PHILIPSBURG, Sint Maarten — The St. Maarten Chamber of Commerce and Industry (COCI), during the months of April and May continued its stakeholder’s consultation with various entities to be updated on developments within their various sectors, and to determine the role COCI has in assisting and supporting in their cause. Meetings were held with the Taxi Associations, St. Maarten hospitality and Trade Association (SHTA), the various insurance companies, Notaries and Telem.
Consultation with the SHTA, has revealed that there is a lot more to be desired within our tourism sector. Notably is the fact that our tourism sector, especially in occupancy/occupancy rates, has yet to reach post Irma figures. The results are within expectation due to the impact of the Covid pandemic (and its effect on the world’s economy), the war in the Ukraine and other external developments beyond our domestic control. The SHTA is however of the opinion, an opinion which COCI supports, that there is a need for more practical and implementable measures to be adopted, to boost the sector and the economy by extension. These measures include: the set up and finalization of the much talked about Tourism Authority; increased allocation of industry development funding, especially relating to our tourism product -since tourism is considered the golden egg of our economy; increased infrastructure development and most importantly improved technology and data management to aide in decision making.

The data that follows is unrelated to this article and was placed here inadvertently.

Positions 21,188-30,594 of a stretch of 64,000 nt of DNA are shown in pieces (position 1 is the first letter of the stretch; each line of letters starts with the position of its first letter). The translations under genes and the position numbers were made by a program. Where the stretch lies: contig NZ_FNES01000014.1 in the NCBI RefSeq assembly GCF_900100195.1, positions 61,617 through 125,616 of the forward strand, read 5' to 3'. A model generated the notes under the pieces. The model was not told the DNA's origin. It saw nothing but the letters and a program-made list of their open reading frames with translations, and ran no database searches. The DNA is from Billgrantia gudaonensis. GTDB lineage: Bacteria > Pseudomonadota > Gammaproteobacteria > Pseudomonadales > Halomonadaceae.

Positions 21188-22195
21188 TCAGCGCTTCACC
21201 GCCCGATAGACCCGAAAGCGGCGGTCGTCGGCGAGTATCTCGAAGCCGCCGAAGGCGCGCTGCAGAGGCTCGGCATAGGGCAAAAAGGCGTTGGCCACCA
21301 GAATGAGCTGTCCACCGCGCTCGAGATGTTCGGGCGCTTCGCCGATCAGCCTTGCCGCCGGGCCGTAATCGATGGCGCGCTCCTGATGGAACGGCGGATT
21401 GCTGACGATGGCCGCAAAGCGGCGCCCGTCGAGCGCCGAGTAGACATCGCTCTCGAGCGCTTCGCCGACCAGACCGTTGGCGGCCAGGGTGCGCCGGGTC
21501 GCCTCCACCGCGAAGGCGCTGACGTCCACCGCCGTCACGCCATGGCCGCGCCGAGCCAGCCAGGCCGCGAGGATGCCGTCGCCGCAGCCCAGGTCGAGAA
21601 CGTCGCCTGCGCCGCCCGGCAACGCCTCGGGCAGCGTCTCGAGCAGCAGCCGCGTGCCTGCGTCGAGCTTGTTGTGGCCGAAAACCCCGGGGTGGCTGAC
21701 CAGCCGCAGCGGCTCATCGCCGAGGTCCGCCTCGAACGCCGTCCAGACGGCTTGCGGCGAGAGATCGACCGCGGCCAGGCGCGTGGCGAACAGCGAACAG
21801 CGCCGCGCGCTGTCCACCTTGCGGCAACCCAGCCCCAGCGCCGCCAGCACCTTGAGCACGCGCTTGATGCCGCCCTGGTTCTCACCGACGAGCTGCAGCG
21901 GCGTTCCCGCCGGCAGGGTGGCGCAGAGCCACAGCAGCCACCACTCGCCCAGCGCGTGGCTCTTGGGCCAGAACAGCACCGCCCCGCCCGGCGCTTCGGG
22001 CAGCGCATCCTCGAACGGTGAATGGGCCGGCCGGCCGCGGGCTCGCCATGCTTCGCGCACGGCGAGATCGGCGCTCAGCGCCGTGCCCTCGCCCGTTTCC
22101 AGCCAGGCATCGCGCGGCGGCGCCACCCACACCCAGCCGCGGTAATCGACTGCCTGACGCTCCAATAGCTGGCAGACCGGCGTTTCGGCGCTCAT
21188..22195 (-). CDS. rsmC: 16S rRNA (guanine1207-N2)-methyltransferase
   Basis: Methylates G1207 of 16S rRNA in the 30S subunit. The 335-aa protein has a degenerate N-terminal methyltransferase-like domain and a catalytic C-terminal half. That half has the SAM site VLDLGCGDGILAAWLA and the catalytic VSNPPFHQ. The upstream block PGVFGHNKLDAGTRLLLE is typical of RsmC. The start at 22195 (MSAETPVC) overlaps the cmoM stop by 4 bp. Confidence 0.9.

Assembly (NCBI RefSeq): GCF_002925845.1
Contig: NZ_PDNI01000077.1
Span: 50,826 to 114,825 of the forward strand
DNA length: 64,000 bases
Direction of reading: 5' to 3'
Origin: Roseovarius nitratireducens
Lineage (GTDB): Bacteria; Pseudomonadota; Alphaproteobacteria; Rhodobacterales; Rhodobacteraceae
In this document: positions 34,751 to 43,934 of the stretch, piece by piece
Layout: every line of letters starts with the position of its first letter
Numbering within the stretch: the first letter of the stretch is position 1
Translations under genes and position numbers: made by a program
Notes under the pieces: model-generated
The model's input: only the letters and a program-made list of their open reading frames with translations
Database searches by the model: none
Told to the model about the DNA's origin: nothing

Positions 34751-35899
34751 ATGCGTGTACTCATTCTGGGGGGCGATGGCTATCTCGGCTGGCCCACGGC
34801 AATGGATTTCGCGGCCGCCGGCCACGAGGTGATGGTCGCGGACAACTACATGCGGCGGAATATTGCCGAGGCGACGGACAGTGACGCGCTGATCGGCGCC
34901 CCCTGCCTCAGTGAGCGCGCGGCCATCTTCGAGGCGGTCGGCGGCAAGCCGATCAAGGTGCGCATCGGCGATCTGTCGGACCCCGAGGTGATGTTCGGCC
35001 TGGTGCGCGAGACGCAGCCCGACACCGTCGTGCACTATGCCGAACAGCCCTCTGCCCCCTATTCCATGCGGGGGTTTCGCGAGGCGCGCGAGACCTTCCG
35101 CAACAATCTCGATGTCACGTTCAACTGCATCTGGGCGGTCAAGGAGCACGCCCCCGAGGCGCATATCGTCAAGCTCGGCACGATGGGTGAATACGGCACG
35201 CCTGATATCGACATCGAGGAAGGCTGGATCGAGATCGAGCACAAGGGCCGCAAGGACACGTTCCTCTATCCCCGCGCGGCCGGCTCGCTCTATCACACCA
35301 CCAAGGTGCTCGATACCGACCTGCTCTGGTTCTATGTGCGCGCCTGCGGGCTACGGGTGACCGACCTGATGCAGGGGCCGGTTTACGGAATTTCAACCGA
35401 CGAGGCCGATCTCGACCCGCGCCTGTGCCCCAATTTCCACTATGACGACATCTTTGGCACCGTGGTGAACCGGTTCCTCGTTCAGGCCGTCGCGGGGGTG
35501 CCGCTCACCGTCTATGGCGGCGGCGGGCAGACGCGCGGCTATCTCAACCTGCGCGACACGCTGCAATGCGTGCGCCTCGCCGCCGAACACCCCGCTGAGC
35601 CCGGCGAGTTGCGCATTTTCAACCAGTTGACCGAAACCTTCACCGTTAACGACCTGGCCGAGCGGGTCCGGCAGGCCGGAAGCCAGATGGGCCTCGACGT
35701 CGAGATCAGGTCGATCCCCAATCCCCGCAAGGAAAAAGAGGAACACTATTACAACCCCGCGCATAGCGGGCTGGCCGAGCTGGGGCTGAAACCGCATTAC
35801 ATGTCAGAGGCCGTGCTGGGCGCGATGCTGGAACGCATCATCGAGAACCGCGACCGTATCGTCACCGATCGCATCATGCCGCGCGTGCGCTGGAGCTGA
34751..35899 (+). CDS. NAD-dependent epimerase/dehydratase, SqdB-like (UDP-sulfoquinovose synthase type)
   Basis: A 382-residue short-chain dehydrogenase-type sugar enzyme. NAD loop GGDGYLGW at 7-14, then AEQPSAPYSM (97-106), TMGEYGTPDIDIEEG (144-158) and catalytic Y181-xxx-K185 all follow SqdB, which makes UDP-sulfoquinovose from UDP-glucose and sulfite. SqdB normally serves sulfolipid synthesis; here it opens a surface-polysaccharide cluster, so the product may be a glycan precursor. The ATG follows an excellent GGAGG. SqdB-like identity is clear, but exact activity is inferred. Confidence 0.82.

Given the importance emphasized on having the Tourism Authority establish, COCI is proposing and emphasizing that key stakeholders get involved and proactively undertake what is necessary for its establishment. Government’s inability to bring this long researched and spoken about authority to life requires action from the private sector, for which funding will be sought and expertise be pulled from within.
Consultation with the Taxi’s Associations highlighted the need for proper control mechanism to address the well-known gypsies activities and the dangers such services can encompass. It was brought to COCI’s attention that on numerous occasions visitors may experience theft or mistreatment by those offering gypsy services with general and all may get the blame being placed on the entire industry without distinction; the latter deemed unfair. With such developments, COCI supports the call for more vigilance and control at the Harbor and in Sint Maarten in general, as it relates to the gypsy operation. Simple occurrences can have darning consequences especially in a sector that is albeit important yet fragile.
In consultation with the various private insurance companies, the negative impact of the recent measure by government to increase the wage cap for eligibility for health insurance coverage under the Social and Health Insurances (SZV) was discussed. The further impact on their portfolio, and as a result the ability to offer competitive coverage for those not covered under the SZV, was also addressed. The ever-existing demand of person preferring a private insurance, seems to be under fire and may soon be a right of the past on self determination if Government continues to increase the cap. While discussing the need for attracting a new generation to become familiar with insurance coverage, such as life insurance policies, educational deficiencies were highlighted. The importance and knowledge of insurance coverage must be made part of the curriculum in school, this also to safeguard that policies offered and sold are understood.
Across meetings with stakeholders from different perspectives a call for a review of education curriculum was voiced, with financial literacy and customer services named as key focus areas.